The ice shelves, ice tongues and related ice types at the northern coast of Ellesmere Island have changed dramatically over the last 100 years or so. One of the first documented visits to this coast in 1906, revealed a large, presumably continuous, ice shelf stretching nearly 500 km. The first maps made of the region in the late 1950s showed that there were 15 ice shelves totaling about 2000 km2. Attrition of these ice shelves continued including a well documented calving of the Ward Hunt Ice Shelf in the 1960s, the loss of the M’Clintock Ice Shelf, calving of the Serson (formerly known as the Alfred-Ernest) Ice Shelf and break-up of the Milne and Ayles ice shelves by scientists like Geoffery Hattersley-Smith and Martin Jeffries. Martin Jeffries also documented some calving events in the 1980s. Since 2002, there have been multiple calving and break-up events, including widespread fracturing of the Ward Hunt Ice Shelf in 2002, the loss of the Ayles Ice Shelf in 2005 and massive calving of multiple ice shelves in 2008 and 2011. In 2015, there are only 4 ice shelves over 10 km2 in area and 9 smaller ice shelves, totaling 535 km2.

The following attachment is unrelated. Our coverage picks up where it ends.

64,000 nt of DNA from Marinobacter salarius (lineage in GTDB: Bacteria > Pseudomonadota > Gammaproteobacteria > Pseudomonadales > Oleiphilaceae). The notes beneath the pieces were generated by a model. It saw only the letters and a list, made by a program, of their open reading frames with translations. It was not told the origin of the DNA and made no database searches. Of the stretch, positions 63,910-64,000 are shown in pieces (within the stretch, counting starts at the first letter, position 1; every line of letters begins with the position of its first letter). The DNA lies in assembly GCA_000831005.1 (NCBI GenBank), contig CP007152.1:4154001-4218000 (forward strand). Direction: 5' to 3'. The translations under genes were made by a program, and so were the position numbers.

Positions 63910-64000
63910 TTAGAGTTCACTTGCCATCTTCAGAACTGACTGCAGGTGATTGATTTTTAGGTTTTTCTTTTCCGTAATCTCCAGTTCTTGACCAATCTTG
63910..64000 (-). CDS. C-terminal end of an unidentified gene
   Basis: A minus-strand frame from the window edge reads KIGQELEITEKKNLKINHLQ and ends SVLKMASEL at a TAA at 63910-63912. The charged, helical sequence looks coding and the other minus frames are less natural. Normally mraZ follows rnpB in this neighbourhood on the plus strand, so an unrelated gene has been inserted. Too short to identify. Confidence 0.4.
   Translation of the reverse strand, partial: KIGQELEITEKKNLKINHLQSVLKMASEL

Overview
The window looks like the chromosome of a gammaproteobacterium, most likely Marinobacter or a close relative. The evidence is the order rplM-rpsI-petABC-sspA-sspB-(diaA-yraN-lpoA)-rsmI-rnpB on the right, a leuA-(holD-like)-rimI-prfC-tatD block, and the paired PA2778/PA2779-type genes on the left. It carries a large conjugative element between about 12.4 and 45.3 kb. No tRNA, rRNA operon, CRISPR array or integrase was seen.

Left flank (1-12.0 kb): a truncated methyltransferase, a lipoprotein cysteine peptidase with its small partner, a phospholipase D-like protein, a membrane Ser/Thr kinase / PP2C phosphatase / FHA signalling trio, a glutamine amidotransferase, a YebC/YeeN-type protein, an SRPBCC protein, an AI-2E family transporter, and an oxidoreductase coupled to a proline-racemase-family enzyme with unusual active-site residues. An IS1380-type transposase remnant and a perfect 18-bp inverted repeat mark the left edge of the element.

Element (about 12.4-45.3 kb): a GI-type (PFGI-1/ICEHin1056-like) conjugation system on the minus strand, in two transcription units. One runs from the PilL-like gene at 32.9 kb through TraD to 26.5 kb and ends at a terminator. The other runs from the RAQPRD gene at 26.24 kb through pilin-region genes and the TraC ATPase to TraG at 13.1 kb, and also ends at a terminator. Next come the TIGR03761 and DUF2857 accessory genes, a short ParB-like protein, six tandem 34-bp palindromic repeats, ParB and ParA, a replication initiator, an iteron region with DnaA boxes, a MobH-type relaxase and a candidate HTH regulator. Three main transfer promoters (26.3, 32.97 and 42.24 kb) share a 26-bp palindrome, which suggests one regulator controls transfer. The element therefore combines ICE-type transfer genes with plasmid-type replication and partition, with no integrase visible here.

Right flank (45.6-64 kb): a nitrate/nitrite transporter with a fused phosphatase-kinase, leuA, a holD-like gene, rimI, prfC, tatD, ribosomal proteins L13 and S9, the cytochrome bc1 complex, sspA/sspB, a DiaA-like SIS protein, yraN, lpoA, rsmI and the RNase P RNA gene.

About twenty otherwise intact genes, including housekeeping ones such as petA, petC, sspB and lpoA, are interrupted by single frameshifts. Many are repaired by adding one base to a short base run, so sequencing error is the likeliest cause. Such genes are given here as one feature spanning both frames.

For a more in depth explanation of how the ice shelves of Ellesmere Island reduced by 94% from 1906 to 2015, please consult Changes in Canadian Arctic Ice Shelf Extent Since 1906, in Arctic Ice Shelves and Ice Islands. If you are interested in downloading the data generated by this project, you can find it here. This project was made possible with imagery provided by the Alaska Satellite Facility, the Canadian Ice Service, Polardata Catalogue and the Canadian Space Agency.